Like many parents, my favourite moments are when I get to share photos of my daughter, Violet, who was born two years ago. You could call it ‘sharenting’ (using social media to rave about your own children), but it makes me so happy to show people photos of her face and her tiny body in a hand-made outfit.
However, for me, posting a photo on social media isn’t simple — because the only photos I have of Violet were taken on the day she was born, still but perfect. I gave birth when I was 23 weeks pregnant after learning that our daughter had a life-limiting condition. Our first (and last) photos of Violet are not like other parents with their firstborn; the love is there but so is the grief, of welcoming a child who isn’t breathing.
When I returned home from the hospital, only one person asked me if they could see a photograph of Violet. For everyone else, I had to ask them first if it was okay to share her photos with them. I could see how uncomfortable it made them to have to even process that question as if sharing my love of my beautiful little girl should also come with a trigger warning.
I’ll never forget one person — a family friend — saying she wasn’t “as scary-looking” as they thought she would be. I didn’t know how to respond, so I just awkwardly smiled. I don’t want to upset people but I also want to acknowledge my daughter, just like any other mother.
I remember the first time I saw a photo of another person’s stillborn baby on social media. At the time (pre-Violet), part of me judged them: it seemed morbid and I wondered why they wanted to share something so private, publicly.
Fast forward a few years and add in my own experiences, and I have a completely different perspective. Now when I see a photo of someone else’s stillborn baby I feel honoured that they are allowing me to see their baby, that they are sharing some of their most treasured and only memories with me and the world.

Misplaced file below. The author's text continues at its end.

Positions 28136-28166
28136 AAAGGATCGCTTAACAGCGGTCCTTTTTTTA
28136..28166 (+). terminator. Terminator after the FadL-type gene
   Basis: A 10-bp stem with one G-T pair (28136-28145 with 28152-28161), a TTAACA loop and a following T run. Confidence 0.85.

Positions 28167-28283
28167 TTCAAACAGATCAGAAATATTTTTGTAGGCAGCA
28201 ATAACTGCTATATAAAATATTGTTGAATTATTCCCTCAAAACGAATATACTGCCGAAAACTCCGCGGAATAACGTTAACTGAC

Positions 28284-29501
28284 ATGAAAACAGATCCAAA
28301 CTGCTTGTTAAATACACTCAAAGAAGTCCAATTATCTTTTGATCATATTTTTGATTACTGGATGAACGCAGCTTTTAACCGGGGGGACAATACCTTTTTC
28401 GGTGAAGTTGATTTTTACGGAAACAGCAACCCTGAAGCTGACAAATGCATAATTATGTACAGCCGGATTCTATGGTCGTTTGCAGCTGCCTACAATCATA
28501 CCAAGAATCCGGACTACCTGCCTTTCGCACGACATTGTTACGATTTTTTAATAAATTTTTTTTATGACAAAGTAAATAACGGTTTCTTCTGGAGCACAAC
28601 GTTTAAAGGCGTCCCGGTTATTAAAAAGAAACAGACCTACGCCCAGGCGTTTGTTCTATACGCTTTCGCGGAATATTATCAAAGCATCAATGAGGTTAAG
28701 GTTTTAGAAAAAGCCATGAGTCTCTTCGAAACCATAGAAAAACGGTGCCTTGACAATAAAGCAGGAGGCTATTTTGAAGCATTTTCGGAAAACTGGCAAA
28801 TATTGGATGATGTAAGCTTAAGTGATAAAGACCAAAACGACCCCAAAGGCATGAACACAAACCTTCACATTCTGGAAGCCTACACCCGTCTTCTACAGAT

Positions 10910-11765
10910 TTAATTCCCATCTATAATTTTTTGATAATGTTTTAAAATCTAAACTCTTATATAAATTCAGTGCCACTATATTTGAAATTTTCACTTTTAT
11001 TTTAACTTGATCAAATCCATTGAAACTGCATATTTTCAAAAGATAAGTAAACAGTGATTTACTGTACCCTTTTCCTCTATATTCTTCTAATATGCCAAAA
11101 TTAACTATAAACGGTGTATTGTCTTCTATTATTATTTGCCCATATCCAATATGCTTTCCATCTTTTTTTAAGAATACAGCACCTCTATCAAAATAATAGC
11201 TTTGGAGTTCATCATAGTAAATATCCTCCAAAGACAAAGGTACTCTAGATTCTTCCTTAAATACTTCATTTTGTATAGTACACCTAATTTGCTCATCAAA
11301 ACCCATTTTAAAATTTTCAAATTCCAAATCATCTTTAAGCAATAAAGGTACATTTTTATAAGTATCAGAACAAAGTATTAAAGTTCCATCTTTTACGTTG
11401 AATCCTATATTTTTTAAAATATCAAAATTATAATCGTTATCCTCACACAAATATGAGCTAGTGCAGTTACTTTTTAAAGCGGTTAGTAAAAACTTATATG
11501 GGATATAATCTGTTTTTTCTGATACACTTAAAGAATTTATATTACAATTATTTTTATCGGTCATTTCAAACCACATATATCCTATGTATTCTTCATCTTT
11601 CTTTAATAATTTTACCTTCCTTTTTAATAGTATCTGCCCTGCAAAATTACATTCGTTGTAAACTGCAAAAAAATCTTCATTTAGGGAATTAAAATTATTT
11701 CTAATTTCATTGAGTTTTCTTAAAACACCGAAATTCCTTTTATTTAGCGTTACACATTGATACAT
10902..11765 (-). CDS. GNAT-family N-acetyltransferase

Four months ago, I gave birth to our second child, born through IVF. It’s only now that I realise the different attitudes to ‘sharenting’ when it comes to a living and a lost child. I have exactly 108 photos of my daughter Violet and only one person ever asked me if they could see a photo of her.
In my son’s four months of life, not a week has gone by without someone asking me to see a picture of him. They are quick to tell me how beautiful he is, and whether he looks like me or my husband. It is a stark reminder that sharing photos of my daughter isn’t as socially acceptable. We do not live in a society that is very comfortable with death, even though so many of us are dealing with some kind of grief.
When my son was born I hesitated to share his images on social media too but for a different reason. I didn’t think anyone would judge me but I questioned whether I wanted to share him with the world when I wasn’t comfortable to share his sister. I was also incredibly conscious of not upsetting those who have experienced their own loss or those who are struggling with infertility. All thoughts I have no doubt wouldn’t have existed if my first baby was born alive.
So, what is my advice for how to respond to a friend or family members’ pictures of their stillborn baby? I can only speak from my own experience and personal preference. But I would ask the person who has lost a baby if they are sharing their pictures and if they are let them know you would love to see them. Most parents will get sore fingers from scrolling to find you the most adorable one.
If you find yourself privileged enough to be shown an image of someone’s stillborn baby, my best piece of advice is to react like you would if they showed you their living children. Acknowledge how cute their little mouth is; comment on who they look like; let their parents know that you also think they are beautiful.
I still remember the first time someone told me they loved Violet’s button nose, I felt like my entire body lit up with pride.
Meagan Donaldson is the author of Still a Mum: a Story of Modern Grief and Life after Loss. Follow her @Violets_gift.